One of the best indicators that spring is finally here to stay is when my rhubarb plant finally pops above the ground. It is incredibly faithful; no matter how cold the winter was, it never fails to grow again each May. Right now it is out-of-control, as the towering green leaves threaten to take over my entire garden. I’ve been looking for new ways to cook and bake with it, and was intrigued by several rhubarb upside-down cakes I spotted on Pinterest. However, I had a bucket of brioche in my fridge, so instead of mixing up cake batter I simply rolled out my dough and placed it over hot rhubarb and sugar. It was a success: a sweet-tart treat perfect for breakfast, or afternoon snacking.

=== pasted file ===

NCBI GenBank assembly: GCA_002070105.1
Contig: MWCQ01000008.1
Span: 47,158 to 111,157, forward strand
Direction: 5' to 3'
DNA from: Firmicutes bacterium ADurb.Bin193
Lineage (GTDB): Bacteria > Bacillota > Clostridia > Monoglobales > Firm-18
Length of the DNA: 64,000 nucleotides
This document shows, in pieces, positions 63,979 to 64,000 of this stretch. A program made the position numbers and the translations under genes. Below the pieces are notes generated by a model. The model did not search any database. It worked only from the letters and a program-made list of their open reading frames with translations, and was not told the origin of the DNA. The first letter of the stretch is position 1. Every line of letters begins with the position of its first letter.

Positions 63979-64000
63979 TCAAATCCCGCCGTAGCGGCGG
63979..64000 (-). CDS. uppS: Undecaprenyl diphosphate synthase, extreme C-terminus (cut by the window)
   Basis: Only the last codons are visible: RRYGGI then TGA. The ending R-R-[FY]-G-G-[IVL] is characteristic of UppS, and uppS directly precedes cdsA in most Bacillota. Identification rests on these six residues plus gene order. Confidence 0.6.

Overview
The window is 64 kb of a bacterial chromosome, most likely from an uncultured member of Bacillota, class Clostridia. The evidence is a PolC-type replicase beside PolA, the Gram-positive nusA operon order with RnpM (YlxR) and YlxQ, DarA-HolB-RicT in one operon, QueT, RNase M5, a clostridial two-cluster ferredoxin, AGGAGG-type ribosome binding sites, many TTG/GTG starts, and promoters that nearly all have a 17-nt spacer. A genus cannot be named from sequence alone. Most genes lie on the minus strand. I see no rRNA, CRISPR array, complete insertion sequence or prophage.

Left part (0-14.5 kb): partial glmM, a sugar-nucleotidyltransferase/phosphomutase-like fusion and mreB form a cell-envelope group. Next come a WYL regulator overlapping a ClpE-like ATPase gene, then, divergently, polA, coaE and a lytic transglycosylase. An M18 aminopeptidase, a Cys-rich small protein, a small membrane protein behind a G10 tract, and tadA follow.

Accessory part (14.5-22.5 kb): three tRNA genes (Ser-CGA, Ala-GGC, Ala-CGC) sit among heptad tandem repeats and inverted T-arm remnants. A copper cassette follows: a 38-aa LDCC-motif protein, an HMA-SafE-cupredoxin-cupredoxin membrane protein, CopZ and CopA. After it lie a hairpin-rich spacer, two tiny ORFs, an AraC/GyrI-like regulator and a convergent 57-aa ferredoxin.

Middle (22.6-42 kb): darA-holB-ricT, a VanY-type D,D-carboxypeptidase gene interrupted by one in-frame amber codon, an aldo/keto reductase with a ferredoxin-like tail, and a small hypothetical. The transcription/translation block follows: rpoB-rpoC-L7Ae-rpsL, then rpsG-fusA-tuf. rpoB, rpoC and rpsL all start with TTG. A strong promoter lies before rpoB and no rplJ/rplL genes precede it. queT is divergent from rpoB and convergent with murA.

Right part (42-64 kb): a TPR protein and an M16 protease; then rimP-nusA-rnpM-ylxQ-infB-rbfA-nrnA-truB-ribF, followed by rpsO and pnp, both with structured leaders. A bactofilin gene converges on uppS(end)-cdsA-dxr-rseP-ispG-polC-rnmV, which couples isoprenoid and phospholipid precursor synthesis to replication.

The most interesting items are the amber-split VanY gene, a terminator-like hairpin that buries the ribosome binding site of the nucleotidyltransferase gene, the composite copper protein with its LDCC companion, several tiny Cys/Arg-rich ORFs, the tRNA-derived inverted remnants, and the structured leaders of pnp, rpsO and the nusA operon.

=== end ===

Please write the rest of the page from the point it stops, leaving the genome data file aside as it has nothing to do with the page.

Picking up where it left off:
I’ve been slightly enamored with braided bread this Holiday season – it’s been popping up all over our Pinterest boards, in loaf, wreath, cake, and roll form. I was especially interested in a krantz cake Tara from Seven Spoons made recently; her loaf was braided and twisted so beautifully, and I was sure there was a way to turn it into a Bread in 5 version. Some brioche dough and chocolate-cacao nib filling later, and I had a winner. This bread is a looker, the chocolate leaving swirls throughout and the sugar glaze giving the finished bread a sparkly sheen. It’s sweet but not overly so, and the cacao nibs give just the right amount of crunch. It’s a great edition to your Holiday baking line up.
And, as promised, we have a giveaway winner….congratulations Janna, we’re sending you the Emile Henry Bread Cloche, Gold Medal Flour, Platinum Yeast from Red Star and a Signed Copy of The New Artisan Bread in Five Minutes a Day. Enjoy!